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her short and very polite answers, acquainting her no such thing was ever done. She then said she must speak to Lord Melville about it, as it was a hard case. The luncheon was then announced, and she ordered Sir John to attend herself and the ladies. Sir John found Mrs. Vernon was sent off, and a lady was there whom he did not know, but thought was Lady Carnarvon. When they were all seated Sir John remained on his legs, and she looked anxiously at him, and said, "My dear Sir John, sit down and eat." He bowed, with distant respect, and said, he could not eat; that he was desirous of returning to town; and if her Royal Highness had no further business with him, he would beg leave to go. The Princess looked quite disconcerted, and said, What not eat any thing, not sit down; pray take a glass of wine then. He bowed again as before, and repeated that he could neither eat nor drink. Well then, she said, "Come again soon, my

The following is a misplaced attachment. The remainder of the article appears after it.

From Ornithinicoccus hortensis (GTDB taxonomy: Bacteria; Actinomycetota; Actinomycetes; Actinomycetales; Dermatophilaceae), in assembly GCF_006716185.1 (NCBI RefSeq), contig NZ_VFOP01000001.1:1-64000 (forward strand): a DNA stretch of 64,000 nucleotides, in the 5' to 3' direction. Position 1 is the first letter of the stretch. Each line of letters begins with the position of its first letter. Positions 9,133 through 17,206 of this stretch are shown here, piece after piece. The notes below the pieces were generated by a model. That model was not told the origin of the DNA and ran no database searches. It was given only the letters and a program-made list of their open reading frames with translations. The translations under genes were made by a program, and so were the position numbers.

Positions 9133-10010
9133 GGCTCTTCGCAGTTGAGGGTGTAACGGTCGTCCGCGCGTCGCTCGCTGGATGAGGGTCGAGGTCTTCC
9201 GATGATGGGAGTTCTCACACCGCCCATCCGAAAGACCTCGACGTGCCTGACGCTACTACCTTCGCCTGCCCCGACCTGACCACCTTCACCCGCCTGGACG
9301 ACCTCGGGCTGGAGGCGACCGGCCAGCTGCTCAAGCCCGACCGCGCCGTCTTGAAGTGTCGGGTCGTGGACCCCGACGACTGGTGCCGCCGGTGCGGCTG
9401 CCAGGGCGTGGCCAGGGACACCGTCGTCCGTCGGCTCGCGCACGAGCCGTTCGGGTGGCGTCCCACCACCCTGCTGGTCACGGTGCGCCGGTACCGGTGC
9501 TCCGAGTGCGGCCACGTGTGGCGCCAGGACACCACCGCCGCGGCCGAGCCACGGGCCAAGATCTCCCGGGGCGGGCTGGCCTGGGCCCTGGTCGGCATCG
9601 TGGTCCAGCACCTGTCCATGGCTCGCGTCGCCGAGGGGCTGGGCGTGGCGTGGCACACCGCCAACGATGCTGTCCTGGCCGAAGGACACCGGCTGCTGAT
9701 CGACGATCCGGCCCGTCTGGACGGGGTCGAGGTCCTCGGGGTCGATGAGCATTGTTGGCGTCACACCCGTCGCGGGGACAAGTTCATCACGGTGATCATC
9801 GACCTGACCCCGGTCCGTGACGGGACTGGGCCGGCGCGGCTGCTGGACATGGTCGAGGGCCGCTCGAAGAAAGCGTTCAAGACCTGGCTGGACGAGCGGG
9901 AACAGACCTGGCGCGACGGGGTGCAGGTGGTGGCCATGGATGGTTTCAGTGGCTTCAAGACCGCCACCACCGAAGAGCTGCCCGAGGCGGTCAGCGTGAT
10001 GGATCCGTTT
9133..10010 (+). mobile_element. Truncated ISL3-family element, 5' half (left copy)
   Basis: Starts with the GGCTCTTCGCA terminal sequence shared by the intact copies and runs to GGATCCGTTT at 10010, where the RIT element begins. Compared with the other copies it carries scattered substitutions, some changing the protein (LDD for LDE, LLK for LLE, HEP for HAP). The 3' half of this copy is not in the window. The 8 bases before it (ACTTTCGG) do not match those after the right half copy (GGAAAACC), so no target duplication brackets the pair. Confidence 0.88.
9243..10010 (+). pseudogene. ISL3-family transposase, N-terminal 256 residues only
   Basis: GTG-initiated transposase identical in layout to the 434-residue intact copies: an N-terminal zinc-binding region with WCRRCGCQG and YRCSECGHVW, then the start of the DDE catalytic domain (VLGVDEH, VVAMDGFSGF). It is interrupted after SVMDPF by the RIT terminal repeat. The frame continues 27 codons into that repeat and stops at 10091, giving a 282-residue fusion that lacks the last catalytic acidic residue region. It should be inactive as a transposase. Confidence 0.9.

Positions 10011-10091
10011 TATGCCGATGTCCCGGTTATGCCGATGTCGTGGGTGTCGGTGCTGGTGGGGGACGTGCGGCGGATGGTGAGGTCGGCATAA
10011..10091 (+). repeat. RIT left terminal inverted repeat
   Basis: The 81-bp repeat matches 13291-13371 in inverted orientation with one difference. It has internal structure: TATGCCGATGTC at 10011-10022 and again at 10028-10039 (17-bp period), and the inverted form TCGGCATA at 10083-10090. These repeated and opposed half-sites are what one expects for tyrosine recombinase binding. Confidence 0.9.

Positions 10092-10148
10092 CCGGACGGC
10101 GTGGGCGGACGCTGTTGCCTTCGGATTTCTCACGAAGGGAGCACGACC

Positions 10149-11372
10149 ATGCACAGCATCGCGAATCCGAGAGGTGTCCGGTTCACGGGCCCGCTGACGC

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dear Sir John; always glad to see you." Sir John made no reply, bowed, and left the room. I now received, by the twopenny post, a long anonymous letter, written by this restless mischievous person, the Princess of Wales, in which, in language which any one who had ever heard her speak, would have known to be hers, she called me all kind of names, impudent, silly, wretched, ungrateful, and illiteral (meaning illiterate), she tells me to take that, and it will mend my ill temper, &c. &c. &c. and says, she is a person high in this government, and has often an opportunity of* freely with His Majesty, and she thinks my conduct authorizes her to tell him off, and that she is my only true and integer friend. Such is the spirit of this foreigner, which would have disgraced a house-maid to have written, and it encloses a fabricated anonymous letter, which she pretends to have received, and upon which she built her doubts and disapprobation of me as it advises her not to trust me, for that I am indiscreet, and tell every body that the child she took from Deptford, was her own.